Friday 12th January

| BY Finn Blythe

Undercover And Takahiromiyashita The Soloist Show At This Season’s Pitti Uomo

For their appearance as Pitti’s guest designers, Undercover and Takahiromiyashita The Soloist delivered a joint spectacle that verged on the symbiotic, and which, despite being conceived in isolation from one another, arrived at startlingly similar destinations – namely, a sobering look to a dystopian future, in which humanity is not so much concerned with living, but surviving.

For Jun Takahashi of Undercover, this meant a return to the world of Stanley Kubrick, having last season so brilliantly infused his collection with the darkness of The Shining, here, it was Kubrick’s 2001: A Space Odyssey that formed the basis of the collection. Though one could never guess it, this year marks the 50th anniversary of the film, which played out in the collection with a sinister foreboding of a world that increasingly relies on artificial intelligence. At first it was subtle. Shoulder bags appeared with the words ‘Caution: Contains Explosive Bolts’, in reference to the hatch-door warnings of The Apollo spacecraft, then, an assortment of headwear referencing the film’s villainous AI, HAL 9000. Outerwear was fleece-like and indulgent, paired with shorts that grazed wellingtons with the words ‘ORDER’ and ‘DISORDER’ inscribed in white lettering. Tailoring sat beneath floor-length plastic overcoats and gloves, the ominous sort favoured by Dr. No suggestive of impending strangulation, while further on, the film’s iconic imagery; the black monolith and the Mars site, were directly lifted onto garments for a crescendo that culminated in fully suited figures, complete with glowing helmets, shuffling down the runway.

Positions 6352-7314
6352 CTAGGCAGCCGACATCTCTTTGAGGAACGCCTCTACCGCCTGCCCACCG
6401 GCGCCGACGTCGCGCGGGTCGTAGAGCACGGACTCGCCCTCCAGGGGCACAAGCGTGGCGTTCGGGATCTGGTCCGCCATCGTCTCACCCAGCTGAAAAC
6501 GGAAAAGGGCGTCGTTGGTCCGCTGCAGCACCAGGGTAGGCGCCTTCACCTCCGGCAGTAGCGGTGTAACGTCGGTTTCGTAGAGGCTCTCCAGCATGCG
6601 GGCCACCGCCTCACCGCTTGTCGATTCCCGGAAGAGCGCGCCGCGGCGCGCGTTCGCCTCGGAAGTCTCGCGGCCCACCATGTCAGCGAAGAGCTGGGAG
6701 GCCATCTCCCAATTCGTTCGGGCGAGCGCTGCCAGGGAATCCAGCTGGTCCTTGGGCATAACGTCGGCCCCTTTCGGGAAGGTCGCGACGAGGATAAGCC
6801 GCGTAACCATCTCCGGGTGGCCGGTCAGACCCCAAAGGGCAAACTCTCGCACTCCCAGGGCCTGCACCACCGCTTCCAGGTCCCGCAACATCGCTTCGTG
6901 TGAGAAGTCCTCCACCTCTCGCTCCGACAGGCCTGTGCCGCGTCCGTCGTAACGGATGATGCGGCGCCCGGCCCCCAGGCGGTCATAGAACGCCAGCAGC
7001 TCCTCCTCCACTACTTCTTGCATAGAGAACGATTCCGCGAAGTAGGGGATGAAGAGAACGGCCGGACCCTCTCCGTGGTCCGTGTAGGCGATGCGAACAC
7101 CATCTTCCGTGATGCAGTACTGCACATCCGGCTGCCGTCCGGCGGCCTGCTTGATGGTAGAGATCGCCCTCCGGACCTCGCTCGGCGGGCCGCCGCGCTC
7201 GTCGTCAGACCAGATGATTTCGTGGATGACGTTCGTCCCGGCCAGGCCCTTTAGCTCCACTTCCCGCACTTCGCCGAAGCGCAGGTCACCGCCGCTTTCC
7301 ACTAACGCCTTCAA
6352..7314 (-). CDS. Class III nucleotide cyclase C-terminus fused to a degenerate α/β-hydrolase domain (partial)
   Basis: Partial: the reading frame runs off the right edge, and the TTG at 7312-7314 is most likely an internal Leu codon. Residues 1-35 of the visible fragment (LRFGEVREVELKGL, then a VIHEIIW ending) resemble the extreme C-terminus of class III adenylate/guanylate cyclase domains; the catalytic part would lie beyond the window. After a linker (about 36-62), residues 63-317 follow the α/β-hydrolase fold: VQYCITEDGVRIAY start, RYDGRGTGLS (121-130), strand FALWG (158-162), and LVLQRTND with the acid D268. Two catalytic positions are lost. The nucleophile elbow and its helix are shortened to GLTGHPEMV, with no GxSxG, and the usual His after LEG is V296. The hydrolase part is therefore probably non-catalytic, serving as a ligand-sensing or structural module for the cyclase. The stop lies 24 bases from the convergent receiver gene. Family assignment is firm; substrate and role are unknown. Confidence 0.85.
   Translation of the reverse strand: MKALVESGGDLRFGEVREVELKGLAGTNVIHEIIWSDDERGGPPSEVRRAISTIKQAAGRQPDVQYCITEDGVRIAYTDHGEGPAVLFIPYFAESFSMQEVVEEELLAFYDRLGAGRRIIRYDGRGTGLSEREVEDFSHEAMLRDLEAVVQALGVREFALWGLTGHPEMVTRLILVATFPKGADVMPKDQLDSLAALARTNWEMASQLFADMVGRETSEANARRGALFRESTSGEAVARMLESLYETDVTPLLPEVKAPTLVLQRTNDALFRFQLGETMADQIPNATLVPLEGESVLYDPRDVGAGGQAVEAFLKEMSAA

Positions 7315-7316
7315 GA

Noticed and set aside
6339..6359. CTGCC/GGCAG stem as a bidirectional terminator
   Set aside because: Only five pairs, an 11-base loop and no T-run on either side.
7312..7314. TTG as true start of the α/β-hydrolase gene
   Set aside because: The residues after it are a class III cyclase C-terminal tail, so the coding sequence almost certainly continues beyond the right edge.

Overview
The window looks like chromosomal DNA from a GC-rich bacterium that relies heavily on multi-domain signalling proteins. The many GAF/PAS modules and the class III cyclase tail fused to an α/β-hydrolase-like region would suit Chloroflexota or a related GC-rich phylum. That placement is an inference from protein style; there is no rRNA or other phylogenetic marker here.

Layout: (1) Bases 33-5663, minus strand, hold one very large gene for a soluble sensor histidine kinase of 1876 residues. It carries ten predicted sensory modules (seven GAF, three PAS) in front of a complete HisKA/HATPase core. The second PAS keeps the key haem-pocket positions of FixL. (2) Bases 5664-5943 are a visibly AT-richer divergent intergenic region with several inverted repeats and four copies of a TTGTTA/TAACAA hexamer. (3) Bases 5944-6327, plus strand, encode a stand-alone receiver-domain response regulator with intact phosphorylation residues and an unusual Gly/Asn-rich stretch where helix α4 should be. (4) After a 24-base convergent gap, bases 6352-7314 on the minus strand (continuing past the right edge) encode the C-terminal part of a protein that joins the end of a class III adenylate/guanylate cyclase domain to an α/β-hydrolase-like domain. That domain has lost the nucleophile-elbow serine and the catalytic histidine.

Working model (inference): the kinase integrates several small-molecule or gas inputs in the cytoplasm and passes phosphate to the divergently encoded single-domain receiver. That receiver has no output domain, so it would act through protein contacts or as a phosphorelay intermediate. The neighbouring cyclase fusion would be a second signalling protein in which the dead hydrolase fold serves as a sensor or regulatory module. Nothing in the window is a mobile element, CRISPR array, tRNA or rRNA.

Whilst lacking the literal references of Takahashi’s show, Takahiro Miyashita of The Soloist presented a collection that was no less ominous, and equally suggestive of a hostile future for which we must prepare. Models appeared anonymously and as de-humanised agents of some feared secret police. Each face shrouded behind black balaclavas or hoods that sat atop technical overcoats and houndstooth jackets. Bar a late splash of orange, the collection was largely monotone, which added to the sense that these were the uniforms of some post apocalyptic force, travelling a toxic and lifeless world devoid of any hope. Above all though, this was a show that stayed with you, that prompted your imagination and awakened your deepest fears.

www.undercoverism.com/the-soloist.net